The survey goes on to talk about many interesting aspects, such as the motivations for Indians to read books, especially in English, favorite genres as well as about that one single author who has revived the interest in reading in India (can you guess?). This issue is a must-buy if you're a book lover, because you'll get to understand the motivations of other book readers around you. Oh, and you'll definitely never guess the second most favorite author in India (at least as per the surveyed population).

It is sad that books are not being read as much in India, because we truly believe in the importance of books:

The lack of reading is becoming such a pandemic that even the CEO of Google is worried! :
The boss of US Internet giant Google on Friday expressed concern that youngsters growing up in the mobile instant information age will develop a "deep reading" problem.

"The one that I do worry about is the question of 'deep reading'," said Eric Schmidt, the 54-year-old chief executive and chairman of the internet giant, referring to the term used to explain reading for greater comprehension.

"As the world looks to these instantaneous devices... you spend less time reading all forms of literature, books, magazines and so forth," he told the World Economic Forum in Davos.

"That probably has an effect on cognition, probably has an effect on reading."
If you're still not convinced, read about why Seth Godin writes books in spite of writing one of the most popular blogs around:
Out of context, a 140 character tweet cannot change someone's life. A blog post might (I can think of a few that changed the way I think about business and even life). A movie can, but most big movies are inane entertainments designed to make a lot of money, not change people. But books?
The reason I wrote Linchpin: If you want to change people, you must create enough leverage to encourage the change to happen.
Books change lives every day. A book takes more than a few minutes to read. A book envelopes us, it is relentless in its voice and in its linearity. You start at the beginning and you either ride with the author to the end or you bail. And unlike just about any form of electronic media [1], you get to read the book at your own pace, absorbing it as you go.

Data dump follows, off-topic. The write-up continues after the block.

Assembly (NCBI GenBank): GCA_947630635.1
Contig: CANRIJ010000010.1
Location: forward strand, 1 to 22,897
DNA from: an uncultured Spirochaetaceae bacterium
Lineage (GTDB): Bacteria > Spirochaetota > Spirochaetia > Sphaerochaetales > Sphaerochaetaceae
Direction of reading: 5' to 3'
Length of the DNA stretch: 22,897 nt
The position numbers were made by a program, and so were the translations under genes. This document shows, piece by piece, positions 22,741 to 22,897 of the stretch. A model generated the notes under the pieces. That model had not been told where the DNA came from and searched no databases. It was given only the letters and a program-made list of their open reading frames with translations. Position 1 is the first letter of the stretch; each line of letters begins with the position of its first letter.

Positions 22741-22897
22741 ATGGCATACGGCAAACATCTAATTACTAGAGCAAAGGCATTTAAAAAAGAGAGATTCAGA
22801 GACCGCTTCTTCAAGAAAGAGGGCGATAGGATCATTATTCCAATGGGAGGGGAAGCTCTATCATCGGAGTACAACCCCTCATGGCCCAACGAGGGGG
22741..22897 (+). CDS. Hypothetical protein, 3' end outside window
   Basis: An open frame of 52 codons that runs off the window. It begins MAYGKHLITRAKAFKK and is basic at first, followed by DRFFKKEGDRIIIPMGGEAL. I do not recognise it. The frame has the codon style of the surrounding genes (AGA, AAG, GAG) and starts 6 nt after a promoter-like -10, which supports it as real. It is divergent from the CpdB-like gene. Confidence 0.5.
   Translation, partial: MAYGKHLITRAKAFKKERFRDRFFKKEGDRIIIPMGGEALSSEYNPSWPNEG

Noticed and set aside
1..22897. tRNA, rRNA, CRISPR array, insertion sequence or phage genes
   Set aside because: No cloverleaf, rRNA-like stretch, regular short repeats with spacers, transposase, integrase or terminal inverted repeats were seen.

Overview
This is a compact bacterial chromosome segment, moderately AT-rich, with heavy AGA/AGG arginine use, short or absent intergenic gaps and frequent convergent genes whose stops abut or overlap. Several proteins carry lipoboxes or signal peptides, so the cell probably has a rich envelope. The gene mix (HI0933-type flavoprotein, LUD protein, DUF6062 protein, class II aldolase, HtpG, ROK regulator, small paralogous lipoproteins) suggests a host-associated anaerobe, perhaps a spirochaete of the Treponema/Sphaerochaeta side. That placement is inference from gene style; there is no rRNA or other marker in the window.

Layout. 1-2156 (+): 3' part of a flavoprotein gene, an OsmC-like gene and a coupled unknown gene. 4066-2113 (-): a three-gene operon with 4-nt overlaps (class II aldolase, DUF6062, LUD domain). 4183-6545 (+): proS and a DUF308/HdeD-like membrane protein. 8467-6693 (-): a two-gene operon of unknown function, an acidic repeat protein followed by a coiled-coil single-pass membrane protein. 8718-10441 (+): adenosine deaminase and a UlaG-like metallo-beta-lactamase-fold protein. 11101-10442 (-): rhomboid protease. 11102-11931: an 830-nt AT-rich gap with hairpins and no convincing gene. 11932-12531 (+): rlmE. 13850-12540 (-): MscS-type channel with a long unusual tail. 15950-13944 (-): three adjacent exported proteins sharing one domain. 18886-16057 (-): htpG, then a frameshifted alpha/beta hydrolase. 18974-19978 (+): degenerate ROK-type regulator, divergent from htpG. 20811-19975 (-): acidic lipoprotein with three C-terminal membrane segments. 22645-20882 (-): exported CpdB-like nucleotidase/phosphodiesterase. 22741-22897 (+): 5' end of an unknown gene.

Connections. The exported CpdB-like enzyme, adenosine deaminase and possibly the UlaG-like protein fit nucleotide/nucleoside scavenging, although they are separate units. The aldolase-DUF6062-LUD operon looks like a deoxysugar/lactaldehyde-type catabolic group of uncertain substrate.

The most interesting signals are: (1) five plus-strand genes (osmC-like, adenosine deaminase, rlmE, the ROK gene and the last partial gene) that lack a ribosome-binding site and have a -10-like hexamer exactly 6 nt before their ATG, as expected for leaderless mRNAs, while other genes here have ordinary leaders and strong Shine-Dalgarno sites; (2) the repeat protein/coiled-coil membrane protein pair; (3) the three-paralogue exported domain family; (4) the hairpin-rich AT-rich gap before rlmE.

Closer to home, Tehelka quotes Naseeruddin Shah and Shahana Goswami:

We hope that we have convinced you about the value of books even though the average readership in India is low.

However, the bright side in the survey was the results of this question:

The survey results were:

These are amazing numbers, and glad to know that perhaps, it is the medium of reading that is changing, if not the actual time spent on reading.

Regarding the second part, we are happy to fill in the void by creating Pi, India's first ebook reader.

It looks like the world is going digital and InfiBeam is taking a lead and playing a part in making it happen.

[1] We believe that having a dedicated ebook reader solves the problem of narrow attention span :)

Friday, February 5, 2010

At the World Book Fair, Delhi

We're at the 19th World Book Fair at Pragati Maidan, Delhi. We are located at stalls 274-275 in Hall 1, and we are showcasing Pi, the ebook reader and our eBook store.

Demonstrating the Pi

Crowds browsing the collection and getting to know about eBooks!

Om Puri, the famous actor, checking out the Pi ebook reader 

Om Puri showing off the Pi to others!

Star status of Om Puri... and of Pi 

Please do give us a shout if you have visited our stall at the Delhi World Book Fair and let us know your thoughts, comments and inputs.

Wednesday, February 3, 2010

The Monk and the Pi

Many people have been asking us about why they should consider an ebook reader rather than carrying printed books, so we decided to creatively explain it with the help of a monk :)

Here it is:

You can also view the same as a single page or as a video.

Now, if you ever get into a debate about ebook readers, you will have sufficient ammunition to explain the advantages!